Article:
My first post here on this website and I am seeking some guidance for my first custom wordpress theme. I am extremely new to jQuery/AJAX and it hurts my brain at this moment as this entire process has been one learning curve after the next. So please forgive my inability to see between the lines and understand what is or could be already there. There are some results on this subject when I search however I am unable to translate these examples into working results for my situation...

I wish to sort my displayed posts by category on the "News" section...There is a submenu in the <div id="#container">... my intent is to have the sub menu links change the content specifically in my <div id="contentbox-news">...

i.e. "latest news" , "recent build projects", "press release announcments" etc...

Here is some code from "page-news.php" and original link Cars & Coffee HFX

<div id="news_submenu_container"><!-- begin submenu placement -->
            <ul id="news_submenu">
              <li><a href="#" onClick="get_posts_all();">ALL</a></li>
              <li><a href="#" onClick="get_posts_news();">NEWS</a></li>
              <li><a href="#" onClick="get_posts_builds();">BUILDS</a></li>
              <li><a href="#" onClick="get_posts_pr();">PR</a></li>
        </div><!-- end submenu placement -->

            function get_posts_all() {
                var posts_all_var = '<?php echo "Insert Wordpress Loop here identified by Category-ID" ?>';
            document.getElementById("contentbox-news").innerHTML = posts_all_var;
            return false;

            function get_posts_news() {
                var posts_news_var = '<?php echo "Huh?" ?>';
            document.getElementById("contentbox-news").innerHTML = posts_news_var;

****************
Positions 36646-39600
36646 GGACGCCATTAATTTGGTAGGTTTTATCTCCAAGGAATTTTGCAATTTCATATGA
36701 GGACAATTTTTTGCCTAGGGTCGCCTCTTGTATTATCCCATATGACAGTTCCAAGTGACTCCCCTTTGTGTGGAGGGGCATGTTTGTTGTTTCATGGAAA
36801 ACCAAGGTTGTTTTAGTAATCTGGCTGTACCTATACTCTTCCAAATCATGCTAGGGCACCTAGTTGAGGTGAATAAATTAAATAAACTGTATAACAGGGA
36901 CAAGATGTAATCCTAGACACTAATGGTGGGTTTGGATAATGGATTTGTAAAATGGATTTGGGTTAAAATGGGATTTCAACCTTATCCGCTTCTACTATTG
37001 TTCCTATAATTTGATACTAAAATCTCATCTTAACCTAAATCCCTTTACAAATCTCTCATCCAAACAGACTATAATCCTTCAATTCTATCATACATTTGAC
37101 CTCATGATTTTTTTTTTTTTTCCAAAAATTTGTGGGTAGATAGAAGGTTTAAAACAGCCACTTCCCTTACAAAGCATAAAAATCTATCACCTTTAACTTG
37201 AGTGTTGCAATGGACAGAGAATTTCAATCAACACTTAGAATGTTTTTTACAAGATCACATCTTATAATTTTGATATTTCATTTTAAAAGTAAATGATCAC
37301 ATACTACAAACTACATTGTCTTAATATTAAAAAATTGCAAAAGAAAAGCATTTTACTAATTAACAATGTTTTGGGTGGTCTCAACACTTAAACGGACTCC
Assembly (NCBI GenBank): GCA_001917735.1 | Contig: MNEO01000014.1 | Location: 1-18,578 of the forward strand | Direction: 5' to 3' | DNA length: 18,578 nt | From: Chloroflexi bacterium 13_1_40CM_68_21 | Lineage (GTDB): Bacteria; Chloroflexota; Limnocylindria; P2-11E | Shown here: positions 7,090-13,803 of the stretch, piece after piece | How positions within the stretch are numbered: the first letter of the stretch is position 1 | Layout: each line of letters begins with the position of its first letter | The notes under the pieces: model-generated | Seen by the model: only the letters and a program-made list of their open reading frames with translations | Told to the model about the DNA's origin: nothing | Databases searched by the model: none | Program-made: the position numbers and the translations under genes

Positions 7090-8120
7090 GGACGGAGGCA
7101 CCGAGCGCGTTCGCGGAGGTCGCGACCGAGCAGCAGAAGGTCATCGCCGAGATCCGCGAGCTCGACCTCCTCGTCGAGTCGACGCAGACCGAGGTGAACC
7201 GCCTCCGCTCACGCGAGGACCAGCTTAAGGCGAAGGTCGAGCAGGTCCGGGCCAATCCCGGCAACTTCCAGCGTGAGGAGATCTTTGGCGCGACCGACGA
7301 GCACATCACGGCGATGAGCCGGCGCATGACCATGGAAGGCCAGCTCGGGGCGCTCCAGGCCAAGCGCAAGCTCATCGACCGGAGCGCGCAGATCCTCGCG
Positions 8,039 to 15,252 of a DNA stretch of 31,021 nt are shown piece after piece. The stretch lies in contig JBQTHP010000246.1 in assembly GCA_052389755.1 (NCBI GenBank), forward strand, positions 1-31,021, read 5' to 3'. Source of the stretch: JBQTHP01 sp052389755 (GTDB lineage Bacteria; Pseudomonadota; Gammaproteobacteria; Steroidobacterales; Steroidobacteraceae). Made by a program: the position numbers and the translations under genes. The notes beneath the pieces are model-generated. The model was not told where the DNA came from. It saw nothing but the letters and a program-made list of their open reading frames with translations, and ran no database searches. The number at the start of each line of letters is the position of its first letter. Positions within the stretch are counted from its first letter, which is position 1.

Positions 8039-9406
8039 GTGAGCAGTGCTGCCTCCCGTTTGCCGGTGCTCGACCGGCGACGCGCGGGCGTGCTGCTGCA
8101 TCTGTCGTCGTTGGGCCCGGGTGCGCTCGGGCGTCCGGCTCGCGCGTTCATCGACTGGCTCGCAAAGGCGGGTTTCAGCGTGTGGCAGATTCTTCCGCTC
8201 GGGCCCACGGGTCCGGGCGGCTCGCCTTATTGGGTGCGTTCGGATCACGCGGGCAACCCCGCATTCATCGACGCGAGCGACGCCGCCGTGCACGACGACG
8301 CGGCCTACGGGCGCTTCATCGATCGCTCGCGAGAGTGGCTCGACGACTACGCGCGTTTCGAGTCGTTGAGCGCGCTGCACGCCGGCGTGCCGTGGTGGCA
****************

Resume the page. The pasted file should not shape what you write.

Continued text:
return false;

            function get_posts_builds() {
                var posts_builds_var = '<?php echo "Cant get loop to work" ?>';
            document.getElementById("contentbox-news").innerHTML = posts_builds_var;
            return false;

            function get_posts_pr() {
                var posts_pr_var = '<?php echo "DAMNIT!" ?>';
            document.getElementById("contentbox-news").innerHTML = posts_pr_var;
            return false;

I am understanding now that JavaScript and PHP do not work together in the way I thought... Apparently I need to use a method through AJAX... I found this article on PHP AJAX and MySQL however it is too advanced for me, I'm having trouble understanding it and creating a working example for myself...

But now, since yesturday I have made new code that gets me this far, I can PHP echo...thats about it.

            function get_posts_builds() {
                var posts_builds_var = '<?php query_posts('cat=6'); 
                                              while (have_posts()):
                                              endwhile; ?>';
            document.getElementById("contentbox-news").innerHTML = posts_builds_var;
            return false;

Once I replace the PHP echo with this PHP wordpress loop, it doesn't seem to do the trick for me and breaks.

  • you will just get errors in post-type-all.php, you have not loaded wp, but why dont you use the wp method for ajax? less work overall! – David Apr 3 '16 at 0:41
  • Is there a method through wordpress that would allow me to change the post loop via a menu link without a page refresh? – Sean Dogan Apr 3 '16 at 1:23
  • 1
    You could load the content into a JavaScript variable and use innerHTML to fill the div with it - build an onclick() event into your link with a function which uses var content_var = <?php $the_content ?> and document.getElementById('contentbox-news').innerHTML = content_var; – Steve Apr 3 '16 at 3:00
  • yes google wpajax but it comes with a price, it will use a lot of resources, better to do as steve suggests and cache the entire page, if it is a lot of posts, its actually better to load the entire cached page for the posts you want – David Apr 3 '16 at 9:08